Our Students in 2012
In 1999, when I began teaching at St. Louis University, my students were a mix of Catholics and Protestants. When asked about their faith, a few would say that they were “raised x but questioning,” but most identified with a Christian denomination. In the fall of 2012, my students were split down the middle between Christians and “Nones” (those who do not affiliate with any religion), and my whole way of teaching theology has had to change.
The rise of the “Nones” has been well-documented by the Pew Forum, which reported this fall that 20% of all Americans and 32% of 18-29 year olds, now call themselves “unaffiliated.” Putnam and Campbell, in their wonderful book American Grace: How Religion Divides and Unites Us, show how this category, which until very recently claimed only a few percent of Americans, started to gain in popularity in the 1990s following the rise of the religious right in the 1980s. In their view, young adults turned away from religion because they found it hypocritical, judgmental, and insincere. While fewer than 5% identify as atheist or agnostic, the rest, who are open to the divine, are looking for more tolerance and spiritual depth than they find in mainstream religion.
This shift has had a huge effect on my classroom. My “Faith and Politics” class used to be marked by spirited debate between Christian conservatives and Christian liberals. I loved getting these students to talk to each other and learn to understand and even respect their “enemies.” I was practiced at reigning in overly-zealous crusaders on both sides. I could count on passion and commitment. I worked on dialogue, tolerance, and getting students to see that moving from faith to politics is complicated. Over time, this has been changing and this fall, difference had arrived. Very few students are passionate about faith and politics. As Putnam and Campbell predict, they are all about tolerance. Debates aren’t nearly as spirited. I have to really work to get students to seriously entertain the idea that theological claims have political implications. I often speak about Christianity with a distance that used to mark my teaching at California State University, Long Beach. I can no longer assume that “we” are Christians arguing amongst ourselves about how to live well.
Of course, there are many good things about the new situation. My Christian students are less parochial and judgmental. They see more gray and are much more able to affirm that religion and politics are complicated. More and more, I have a few students who are Muslim, Hindu, or Buddhist. Their comments and questions are tremendously valuable to good ethical conversation and they sometimes help Christian students see their religion in a new way.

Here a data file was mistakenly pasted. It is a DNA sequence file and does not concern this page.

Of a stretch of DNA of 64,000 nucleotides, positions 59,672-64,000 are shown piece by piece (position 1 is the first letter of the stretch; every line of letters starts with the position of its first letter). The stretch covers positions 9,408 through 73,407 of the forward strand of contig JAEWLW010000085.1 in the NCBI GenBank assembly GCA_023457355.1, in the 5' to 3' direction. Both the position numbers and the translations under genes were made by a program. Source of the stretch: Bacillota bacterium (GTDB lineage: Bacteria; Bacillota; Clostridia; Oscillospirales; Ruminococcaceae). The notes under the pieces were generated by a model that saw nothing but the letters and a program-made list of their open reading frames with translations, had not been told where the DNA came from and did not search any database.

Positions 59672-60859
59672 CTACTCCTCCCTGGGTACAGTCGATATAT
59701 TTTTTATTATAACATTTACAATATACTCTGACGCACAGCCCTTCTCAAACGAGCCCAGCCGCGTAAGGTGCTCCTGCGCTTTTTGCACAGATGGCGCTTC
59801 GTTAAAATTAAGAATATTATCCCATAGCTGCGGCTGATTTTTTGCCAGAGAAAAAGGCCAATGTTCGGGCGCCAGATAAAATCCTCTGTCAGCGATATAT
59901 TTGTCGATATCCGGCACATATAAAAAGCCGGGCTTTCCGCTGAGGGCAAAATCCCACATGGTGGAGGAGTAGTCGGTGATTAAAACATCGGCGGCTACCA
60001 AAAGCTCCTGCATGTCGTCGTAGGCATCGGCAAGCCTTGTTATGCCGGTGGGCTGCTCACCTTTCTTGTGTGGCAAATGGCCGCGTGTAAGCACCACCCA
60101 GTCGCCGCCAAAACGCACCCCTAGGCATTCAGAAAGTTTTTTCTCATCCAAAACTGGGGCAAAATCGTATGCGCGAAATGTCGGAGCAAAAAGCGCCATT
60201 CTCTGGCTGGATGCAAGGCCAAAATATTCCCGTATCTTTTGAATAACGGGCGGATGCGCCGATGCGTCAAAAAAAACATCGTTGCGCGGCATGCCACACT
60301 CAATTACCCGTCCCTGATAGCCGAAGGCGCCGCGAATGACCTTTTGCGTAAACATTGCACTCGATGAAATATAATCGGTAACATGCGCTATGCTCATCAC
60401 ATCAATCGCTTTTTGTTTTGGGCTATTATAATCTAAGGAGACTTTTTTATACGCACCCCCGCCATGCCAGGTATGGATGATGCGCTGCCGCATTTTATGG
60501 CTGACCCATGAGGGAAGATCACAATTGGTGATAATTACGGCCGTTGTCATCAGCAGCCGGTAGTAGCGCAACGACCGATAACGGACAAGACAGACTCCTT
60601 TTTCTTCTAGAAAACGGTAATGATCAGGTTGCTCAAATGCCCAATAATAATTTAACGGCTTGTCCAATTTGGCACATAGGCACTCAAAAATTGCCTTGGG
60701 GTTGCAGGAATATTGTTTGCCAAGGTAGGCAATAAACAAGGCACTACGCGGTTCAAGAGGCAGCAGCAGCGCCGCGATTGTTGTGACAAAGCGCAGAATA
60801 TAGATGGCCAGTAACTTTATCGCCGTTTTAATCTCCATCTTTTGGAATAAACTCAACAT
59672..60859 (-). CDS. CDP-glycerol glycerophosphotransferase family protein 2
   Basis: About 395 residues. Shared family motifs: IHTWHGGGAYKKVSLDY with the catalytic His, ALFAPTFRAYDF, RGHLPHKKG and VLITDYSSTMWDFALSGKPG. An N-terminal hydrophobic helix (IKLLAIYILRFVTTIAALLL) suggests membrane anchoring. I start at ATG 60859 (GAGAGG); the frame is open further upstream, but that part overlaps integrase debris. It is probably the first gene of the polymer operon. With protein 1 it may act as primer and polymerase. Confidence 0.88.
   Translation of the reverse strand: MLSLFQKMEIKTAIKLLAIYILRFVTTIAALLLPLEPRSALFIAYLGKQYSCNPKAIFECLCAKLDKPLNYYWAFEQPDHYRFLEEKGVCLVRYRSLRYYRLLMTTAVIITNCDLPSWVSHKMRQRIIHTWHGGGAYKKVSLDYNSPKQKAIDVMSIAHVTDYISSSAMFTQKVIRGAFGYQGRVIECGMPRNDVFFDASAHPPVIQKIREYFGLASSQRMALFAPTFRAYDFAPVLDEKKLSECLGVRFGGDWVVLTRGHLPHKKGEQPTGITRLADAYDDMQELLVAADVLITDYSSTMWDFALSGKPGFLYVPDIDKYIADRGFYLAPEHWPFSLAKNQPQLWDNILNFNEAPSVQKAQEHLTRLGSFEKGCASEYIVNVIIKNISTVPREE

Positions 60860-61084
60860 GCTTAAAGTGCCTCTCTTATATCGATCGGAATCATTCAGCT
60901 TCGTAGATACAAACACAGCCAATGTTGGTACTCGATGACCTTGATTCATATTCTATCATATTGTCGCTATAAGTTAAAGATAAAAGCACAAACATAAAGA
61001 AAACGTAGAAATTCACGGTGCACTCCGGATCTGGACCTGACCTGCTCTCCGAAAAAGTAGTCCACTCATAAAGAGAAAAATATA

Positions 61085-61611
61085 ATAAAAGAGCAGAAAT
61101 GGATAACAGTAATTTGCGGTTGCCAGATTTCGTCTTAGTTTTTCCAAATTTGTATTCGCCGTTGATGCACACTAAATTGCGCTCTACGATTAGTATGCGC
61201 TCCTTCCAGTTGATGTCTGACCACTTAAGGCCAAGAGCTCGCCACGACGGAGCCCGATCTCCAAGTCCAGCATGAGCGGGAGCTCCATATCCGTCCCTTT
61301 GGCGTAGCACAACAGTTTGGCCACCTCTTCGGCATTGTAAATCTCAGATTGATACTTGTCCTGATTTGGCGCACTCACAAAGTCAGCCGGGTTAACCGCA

Still, I can’t deny a sense of loss. I feel it especially in a class called “Christian Moral Life,” when I introduce students to the idea of liturgy as a source of ethical reflection. The beautiful writings of David Matzko McCarthy, Therese Lysaught, and William Cavanaugh, which have been so influential for the new generation of Catholic moral theologians (many of whom write for this blog), often fall flat. When given the freedom to speak, students tell of their deep disconnect from liturgy. Most simply can’t imagine that anyone (or at least anyone interesting) actually loves liturgy and wants it to shape their lives.
Apart from the very important question of why liturgy is so alienating for this generation, what concerns me is the difficulty students have imagining that intelligent, spiritual people see their lives through the lens of Christian symbols, story, community, and tradition. Recently, Paul Elie, author of The Life You Save May Be Your Own wrote a story in the New York Times Sunday Book Review entitled, “Has Fiction Lost Its Faith?” He mourns the loss of serious fiction that grapples with faith, and speaks of his continuing search:
All the while, you hope to find the writer who can dramatize belief the way it feels in your experience, at once a fact on the ground and a sponsor of the uncanny, an account of our predicament that still and all has the old power to persuade. You look for a story or a novel where the writer puts it all together. That would be enough. That would be something. That would be unbelievable.
In our classrooms and even on this blog, we often discuss the implications of belief but overlook its essence. As Elie says,
When we talk about belief we talk about what is permissible — about the sex abuse scandal or school prayer or whether the church should open its basement to 12‑step everything. What about the whole story? Is it our story? Is belief believable? There the story ends — right where it ought to begin.
Perhaps if moral theologians are to engage a new generation of students we will have to begin in a different place. We will have to tell the story and find ways to show our students that this story still speaks. We can’t simply rely on the fiction of the past (O’Connor, Dostoevsky, Merton, Day), although this might be a place to begin to show that belief is credible and beautiful. We will also have to read what matters to our students and see where they find the depth that is missing in their experience of Christianity. It will be a new kind of conversation, an attempt to talk together about what matters across lines of belief and unbelief. It may not be what we envisioned when we began teaching, but it could be a way to find grace in unexpected places, like classrooms full of “Nones.”